By Tamia Santiago
Tamia is going into 10th grade at Mastery Charter School: Pickett Campus
At practices I was always told “I could” or “I would” but never “I couldn’t.” I would struggle, I would even finish last, but that was never the expectation. My coaches gave me the same treatment as my other teammates, especially when it came to motivation. That was the safe zone: a bubble of equality, fairness, an environment in which experience and skill were the key to becoming a successful cyclist. That is, until the needle of reality struck.
May 31, 2014–I remember that day so clearly. I woke up around 7am to meet up at my school to ride to the Cadence [Cycling Foundation] meet n’ greet. Everything that morning went wrong. Neither one of the coaches could make it, a teammate’s chain broke in half, and we didn’t have the key to get into the school, nor the cycling room. I was too excited, however, to be affected by the negatives. Just the thought of biking somewhere made me forget how tired I was from staying up that night, anxiously awaiting the morning. Despite last-minute calls and mechanical difficulties, both teammates and coaches were ready to go and have fun.
Thirty minutes later we arrived at the Cadence bike shop in Manayunk. We all were greeted by the mayor’s wife, but my engagement with her lasted the longest. “It’s about time they got some females on the team,” she said with a smile, and I just smiled back, too distracted to fully take in the depths of what she said. My mind was lost in amazement as I looked around ––it was like bike heaven. Cyclists from Philadelphia and beyond fawned over the glistening bikes. But what captured my attention most was the bike shop’s modernized anatomy. I entered to the luster of wooden floors and displays of scintillatingly designed biking gear. I followed the scent of coffee to the second floor where I received a name tag. After meeting other cyclists and CCF supporters, the speeches began.
A few people spoke before the professional female cyclists were interviewed. They started off by stating their appreciation for programs that kept youth active and out of trouble. But then the speeches got more specific. They started talking about something called the “gender gap” in cycling, and it was in that moment when I started to make connections. Specifically, there is a disproportionate ratio of girls to boys on cycling teams, and popular televised events only show male cycling. Then the pro women cyclists talked about how they couldn’t live off of cycling, yet pro men cyclist could make at least a middle-class salary($40,000-$60,00).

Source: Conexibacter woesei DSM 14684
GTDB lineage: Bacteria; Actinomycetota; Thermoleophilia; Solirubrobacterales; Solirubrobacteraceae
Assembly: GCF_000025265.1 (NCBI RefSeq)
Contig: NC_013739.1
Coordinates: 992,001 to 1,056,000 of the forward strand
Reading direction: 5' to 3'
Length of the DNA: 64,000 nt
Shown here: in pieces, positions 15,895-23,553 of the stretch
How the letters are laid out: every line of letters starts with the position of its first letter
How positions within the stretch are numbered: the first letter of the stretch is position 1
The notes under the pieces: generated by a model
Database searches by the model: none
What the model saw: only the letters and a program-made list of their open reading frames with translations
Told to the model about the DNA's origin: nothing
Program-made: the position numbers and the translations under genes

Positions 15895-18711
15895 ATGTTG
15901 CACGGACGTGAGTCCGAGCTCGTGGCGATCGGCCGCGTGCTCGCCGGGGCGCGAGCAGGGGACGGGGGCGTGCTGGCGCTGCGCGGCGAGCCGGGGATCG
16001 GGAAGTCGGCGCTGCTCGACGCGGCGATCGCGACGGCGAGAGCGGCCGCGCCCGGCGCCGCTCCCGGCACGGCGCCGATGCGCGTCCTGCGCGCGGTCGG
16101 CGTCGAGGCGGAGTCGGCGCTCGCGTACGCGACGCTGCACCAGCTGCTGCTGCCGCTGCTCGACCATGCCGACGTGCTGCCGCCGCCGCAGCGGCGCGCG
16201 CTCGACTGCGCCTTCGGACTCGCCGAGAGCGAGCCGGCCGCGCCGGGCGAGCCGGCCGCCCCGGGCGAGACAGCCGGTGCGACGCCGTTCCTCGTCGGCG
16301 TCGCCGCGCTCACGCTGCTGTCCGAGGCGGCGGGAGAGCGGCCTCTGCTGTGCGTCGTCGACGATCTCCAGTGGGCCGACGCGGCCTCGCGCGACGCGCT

I was interested in this topic, so I started doing research and gaining different perspectives. The main or common causes of this issue, in my eyes, were both intrinsic and extrinsic—confidence and society. Because some women do not trust themselves biking without getting hurt, they decide not to do it at all; I’ve heard that some women were afraid of getting hit by cars. Furthermore, the female biking community is small. Not a lot of females ride bikes in Philadelphia. In fact, it’s estimated that women make up less than half1 of the cycling population. While the gap is shocking, the reasoning behind it is not: beginners do not feel comfortable riding in the city, especially alone. To augment the discomfort, society portrays cycling as a male dominated sport: males get ample amount of sponsors and major events such as the Tour de France with worldwide attention. On the other hand, female cyclists have only side events. It’s a start, but more needs to be done.
This was an eye opener for me, not a discouragement. I haven’t personally experienced any discrimination as a female cyclist yet, but this experience helped to inform me of the future obstacles that I might face. However, they do not concern me, because I also know things are getting better. Organizations like Women Bike PHL are helping to build a strong community of female bicyclists. It won’t be long before glass ceilings are broken and a greater Philadelphia is born.
- Ed note: widely-used estimates are that women make up 25% of the U.S. cycling population. In Philly 33% of trips are made by women. ↩